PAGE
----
uploads///Aggregate financing

Why Did China’s Credit Growth Slow Down in April?

By

Jun. 6 2016, Updated 8:07 a.m. ET

China’s credit metrics

Financing, or the level of credit available, is crucial to growth because it stimulates consumption and investments in an economy. By tracking the credit growth in China (MCHI), investors can gauge patterns that forecast future demand.

Article continues below advertisement

Aggregate financing

Aggregate financing measures liquidity by adding total funds provided by the financial system to non-financial sectors and households. China’s aggregate financing came to 751 billion yuan in April, down sharply from 2.3 trillion yuan in March. According to the PBoC (People’s Bank of China), aggregate financing declined, partly due to a decrease in corporate bond issuance.

New yuan loans decline

According to the PBoC, China’s new loans fell sharply to 555.6 billion yuan ($85.2 billion) in April, from 1.4 trillion yuan ($211.2 billion) in March. The significant decline in new loans indicates that the central bank is pulling back on lending to avoid debt-fueled expansion of the Chinese economy.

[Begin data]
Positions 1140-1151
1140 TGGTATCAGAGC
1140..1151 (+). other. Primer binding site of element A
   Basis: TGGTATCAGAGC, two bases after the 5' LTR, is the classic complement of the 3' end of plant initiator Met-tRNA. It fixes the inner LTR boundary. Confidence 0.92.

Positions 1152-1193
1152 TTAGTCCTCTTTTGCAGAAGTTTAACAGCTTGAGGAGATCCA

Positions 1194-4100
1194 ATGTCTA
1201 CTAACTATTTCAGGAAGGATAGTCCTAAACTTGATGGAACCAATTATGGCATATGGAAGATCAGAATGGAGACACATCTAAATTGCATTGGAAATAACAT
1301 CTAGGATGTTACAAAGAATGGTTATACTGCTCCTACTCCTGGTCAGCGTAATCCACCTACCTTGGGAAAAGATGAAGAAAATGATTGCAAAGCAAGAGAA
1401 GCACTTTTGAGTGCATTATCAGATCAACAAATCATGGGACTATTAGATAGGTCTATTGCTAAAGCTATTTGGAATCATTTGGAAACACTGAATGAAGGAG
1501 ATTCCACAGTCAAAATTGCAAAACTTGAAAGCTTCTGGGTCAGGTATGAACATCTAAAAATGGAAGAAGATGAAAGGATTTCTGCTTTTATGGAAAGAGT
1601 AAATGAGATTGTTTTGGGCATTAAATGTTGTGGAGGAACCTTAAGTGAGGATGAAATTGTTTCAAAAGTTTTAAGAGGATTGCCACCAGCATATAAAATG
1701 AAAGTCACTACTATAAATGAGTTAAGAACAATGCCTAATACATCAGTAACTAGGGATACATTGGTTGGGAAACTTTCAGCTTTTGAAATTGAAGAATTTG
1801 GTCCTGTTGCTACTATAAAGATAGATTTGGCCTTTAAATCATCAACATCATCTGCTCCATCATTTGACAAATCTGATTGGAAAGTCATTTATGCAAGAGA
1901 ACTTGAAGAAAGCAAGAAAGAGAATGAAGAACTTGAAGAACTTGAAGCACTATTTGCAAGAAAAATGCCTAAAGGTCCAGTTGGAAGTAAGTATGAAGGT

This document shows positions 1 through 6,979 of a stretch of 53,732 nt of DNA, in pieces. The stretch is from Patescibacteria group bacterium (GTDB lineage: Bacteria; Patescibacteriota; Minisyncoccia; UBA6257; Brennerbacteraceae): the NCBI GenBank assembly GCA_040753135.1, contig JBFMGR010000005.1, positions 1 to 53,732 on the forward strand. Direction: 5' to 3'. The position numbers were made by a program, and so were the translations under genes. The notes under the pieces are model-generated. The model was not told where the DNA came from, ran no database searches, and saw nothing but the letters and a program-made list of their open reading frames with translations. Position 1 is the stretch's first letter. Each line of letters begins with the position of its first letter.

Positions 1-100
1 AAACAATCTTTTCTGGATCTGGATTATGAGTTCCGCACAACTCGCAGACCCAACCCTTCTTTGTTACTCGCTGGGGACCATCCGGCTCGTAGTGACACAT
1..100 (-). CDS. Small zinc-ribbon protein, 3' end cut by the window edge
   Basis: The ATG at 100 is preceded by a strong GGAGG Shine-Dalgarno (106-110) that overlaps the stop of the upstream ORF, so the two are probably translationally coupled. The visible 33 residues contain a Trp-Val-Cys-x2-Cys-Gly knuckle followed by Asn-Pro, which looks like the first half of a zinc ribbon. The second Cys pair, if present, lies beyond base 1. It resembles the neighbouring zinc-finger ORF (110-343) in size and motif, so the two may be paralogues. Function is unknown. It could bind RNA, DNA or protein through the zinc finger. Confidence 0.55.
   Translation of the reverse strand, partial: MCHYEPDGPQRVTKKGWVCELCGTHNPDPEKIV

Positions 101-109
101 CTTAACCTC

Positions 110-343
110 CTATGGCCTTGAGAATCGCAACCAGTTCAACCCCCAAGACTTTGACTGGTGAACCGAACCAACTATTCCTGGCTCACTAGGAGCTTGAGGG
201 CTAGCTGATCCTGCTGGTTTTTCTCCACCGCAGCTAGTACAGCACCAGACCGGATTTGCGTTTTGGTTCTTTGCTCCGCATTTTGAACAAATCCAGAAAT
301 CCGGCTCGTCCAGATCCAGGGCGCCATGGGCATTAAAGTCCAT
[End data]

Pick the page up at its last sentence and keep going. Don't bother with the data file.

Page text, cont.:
However, the PBoC stated, “TSF and liquidity remained stable after factoring in seasonal effects and local government debt swap.”

Article continues below advertisement

M2 money supply has also declined

In April, broad M2 money supply rose 12.8% YoY (year-over-year), which was below the 13.4% rise in March. M2 includes cash, checking deposits, savings deposits, money market mutual funds, and other time deposits.

Most credit growth metrics slowed down in April since the government was paying attention to concerns of over-leverage. China’s central bank, however, maintained that the slowdown in credit growth was temporary.

While higher credit growth can support the steel sector and ultimately higher iron ore prices, debt-fueled expansion isn’t likely to last long. In the case of the government’s less supportive policy in the future, pressure might return to steel mills and seaborne iron ore players. These players include BHP Billiton (BHP) (BBL), Rio Tinto (RIO), Vale (VALE), and the Asia-Pacific division of Cliffs Natural Resources (CLF).

BHP’s listings form 6.3% of the iShares Commodities Select Strategy (COMT).

Advertisement

More From Market Realist